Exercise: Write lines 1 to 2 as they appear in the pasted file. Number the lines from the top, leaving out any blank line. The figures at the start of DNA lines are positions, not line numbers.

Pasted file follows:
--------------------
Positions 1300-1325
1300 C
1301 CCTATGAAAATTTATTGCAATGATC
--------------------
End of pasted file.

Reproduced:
Positions 1300-1325
1300 C